March 2016 – The statement of changes of the Immigration Rules, which are due to come into effect on 6 April 2016, could bear bad news for those planning to extend their leave or apply for settlement under the family route.
Up to now, when considering the suitability of a FLR (M) / SET (M) applicant, the Home Office would have had to disregard previous ‘deception’ in line with S-LTR.2.2 / S-ILR.2.2.
With so many Tier 1 General ILR applications being refused on the grounds of deception due to discrepancies between earnings declared to the UKVI and earnings declared to the HMRC, we see many applicants choosing to vary their leave under the family route rather than taking the chance of getting their settlement application rejected.
Unfortunately under the amended rules this option may no longer be ‘bullet proof’.
Indeed S-LTR.4.1 and S-ILR.4.1 provide that an application may be refused on the ground of suitability if ‘the applicant has made false representation or failed to disclose any material fact for the purpose of obtaining a previous variation of leave, or in order to obtain a document from the Secretary of State or a third party, required in support of a previous variation of leave’ or ‘the applicant has made false representation or failed to disclose any material fact for the purpose of obtaining a document from the Secretary of State that indicates that he or se has right to reside in the UK …’
With the noose tightening, applicants who may have committed deception unknowingly- which will be the case for most Tier 1 General applicants whose tax declaration would have been made following the recommendations of their accountants without realising the potential repercussions, will find their immigration options limited even further.
March 2016 – Tier 1 G applicants applying for settlement through the Premium Service Centre (previously known as Public Enquiry Office or PEO) may be required to complete an additional form when attending the Centre. Based on our clients’ personal experience, the additional form/questionnaire is issued mainly to self-employed applicants. It is interesting to note that not all self-employed applicants are requested to complete the said questionnaire. The questionnaire is likely to be requested when the Home Office has noted a discrepancy between the amount of tax declared on the applicant’s SA and the amount of earnings declared when first applying or later extending under the Tier 1 G scheme. We find that when an applicant is required to complete the additional questionnaire the application is often referred for further checks.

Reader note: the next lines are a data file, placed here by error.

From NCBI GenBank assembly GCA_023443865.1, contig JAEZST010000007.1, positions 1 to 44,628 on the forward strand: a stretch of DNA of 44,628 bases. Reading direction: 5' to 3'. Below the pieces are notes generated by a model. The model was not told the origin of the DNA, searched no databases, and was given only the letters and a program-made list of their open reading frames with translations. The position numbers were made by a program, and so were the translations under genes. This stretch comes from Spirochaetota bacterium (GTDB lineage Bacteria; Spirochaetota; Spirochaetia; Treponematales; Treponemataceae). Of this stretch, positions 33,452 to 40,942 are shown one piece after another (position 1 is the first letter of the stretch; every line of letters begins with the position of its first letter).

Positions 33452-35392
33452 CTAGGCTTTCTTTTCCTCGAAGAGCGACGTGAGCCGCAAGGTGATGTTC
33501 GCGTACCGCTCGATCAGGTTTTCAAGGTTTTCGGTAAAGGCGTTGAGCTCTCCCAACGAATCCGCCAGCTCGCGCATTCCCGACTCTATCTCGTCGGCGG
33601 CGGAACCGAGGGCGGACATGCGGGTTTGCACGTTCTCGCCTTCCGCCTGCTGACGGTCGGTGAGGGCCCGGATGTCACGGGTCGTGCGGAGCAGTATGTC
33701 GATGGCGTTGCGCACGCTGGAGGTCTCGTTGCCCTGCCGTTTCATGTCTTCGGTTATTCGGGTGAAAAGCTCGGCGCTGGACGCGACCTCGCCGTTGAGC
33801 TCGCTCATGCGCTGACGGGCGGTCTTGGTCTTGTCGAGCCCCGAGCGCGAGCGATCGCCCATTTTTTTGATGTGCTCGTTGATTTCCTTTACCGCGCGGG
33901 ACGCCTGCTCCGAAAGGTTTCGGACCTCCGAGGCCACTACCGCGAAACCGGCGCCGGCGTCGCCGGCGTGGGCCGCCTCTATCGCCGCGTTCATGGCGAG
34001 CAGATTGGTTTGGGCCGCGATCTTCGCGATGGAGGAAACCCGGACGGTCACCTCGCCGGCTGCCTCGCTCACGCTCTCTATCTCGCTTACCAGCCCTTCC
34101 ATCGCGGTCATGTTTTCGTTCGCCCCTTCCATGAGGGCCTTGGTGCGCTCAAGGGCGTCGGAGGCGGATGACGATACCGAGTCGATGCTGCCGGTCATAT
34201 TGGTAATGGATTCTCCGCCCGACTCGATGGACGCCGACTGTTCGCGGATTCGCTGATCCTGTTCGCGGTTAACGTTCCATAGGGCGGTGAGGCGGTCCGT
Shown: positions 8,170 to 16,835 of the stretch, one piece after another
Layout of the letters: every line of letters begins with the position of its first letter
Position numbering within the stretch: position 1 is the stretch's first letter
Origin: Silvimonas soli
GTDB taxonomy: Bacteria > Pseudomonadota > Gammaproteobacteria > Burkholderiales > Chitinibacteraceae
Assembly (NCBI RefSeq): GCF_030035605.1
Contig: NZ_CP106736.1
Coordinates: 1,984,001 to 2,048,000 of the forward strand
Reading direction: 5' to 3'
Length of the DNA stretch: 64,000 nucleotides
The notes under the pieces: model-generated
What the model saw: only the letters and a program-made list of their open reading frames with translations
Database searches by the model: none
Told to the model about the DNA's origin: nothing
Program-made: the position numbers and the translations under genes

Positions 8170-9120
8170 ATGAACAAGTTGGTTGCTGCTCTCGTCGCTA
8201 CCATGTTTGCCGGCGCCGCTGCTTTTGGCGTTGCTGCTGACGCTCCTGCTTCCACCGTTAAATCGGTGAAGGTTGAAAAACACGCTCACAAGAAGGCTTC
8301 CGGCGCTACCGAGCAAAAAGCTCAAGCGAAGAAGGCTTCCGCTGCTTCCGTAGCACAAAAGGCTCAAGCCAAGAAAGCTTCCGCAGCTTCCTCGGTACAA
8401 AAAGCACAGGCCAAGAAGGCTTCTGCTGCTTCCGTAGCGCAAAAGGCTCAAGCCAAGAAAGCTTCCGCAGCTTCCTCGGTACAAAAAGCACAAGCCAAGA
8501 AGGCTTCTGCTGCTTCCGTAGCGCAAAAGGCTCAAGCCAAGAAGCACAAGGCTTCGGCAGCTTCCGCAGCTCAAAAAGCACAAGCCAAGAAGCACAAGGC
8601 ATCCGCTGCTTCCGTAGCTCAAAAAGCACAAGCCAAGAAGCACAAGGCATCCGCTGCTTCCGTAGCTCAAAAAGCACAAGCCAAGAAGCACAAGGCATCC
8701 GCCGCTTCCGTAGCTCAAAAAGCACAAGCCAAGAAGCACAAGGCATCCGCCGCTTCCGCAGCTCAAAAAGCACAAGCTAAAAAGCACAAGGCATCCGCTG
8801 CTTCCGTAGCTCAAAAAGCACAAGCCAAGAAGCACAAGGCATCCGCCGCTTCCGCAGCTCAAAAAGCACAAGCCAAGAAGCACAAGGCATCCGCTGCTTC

Home Office Tier 1 SET (O) application tax questionnaire:
The questions asked on the form are as follows:
– 1 During your residence in the UK, have you worked in a self-employed capacity and been registered as self-employed or worked as the director or share-holder of a limited company?
– 2 What is/was the nature of your business as a self-employed person – select between sole trader/contractor/Limited company director or shareholder/ other?
– 3 Please confirm the financial years in which you were registered as self-employed in the UK?
– 4 For the financial years in which you have been registered as self-employed in the UK, please confirm the financial years for which a self-assessment tax return was submitted to the HMRC by you on on your behalf?
– 5 Please specify the type/nature /field of business you engaged in to generate income?
– 6 Did you use an accountant to assist in submitting your self-assessment tax return(s) to HMRC?
– 7 What is the name of the accountant you used?
– 8 Please confirm the type of documents that were used in order for yourself or your accountant to prepare your self-assessment tax returns? invoices/bank statements/ dividend vouchers/ payslips / other
– 9 Are you satisfied that the self-assessment tax returns submitted to HMRC accurately reflected your self-employed income?
Discrepancies between the amount declared to the HMRC and the amount declared to the UKVI are likely to result in an application being rejected on ground of deception.
Future applications for entry clearance or leave to remain is likely to be refused under 320(7b) immigration rules following a refusal on the ground of deception. The ban, which lasts for 10 years, does not apply to family application.
For further information or a copy of the entire questionnaire please contact us.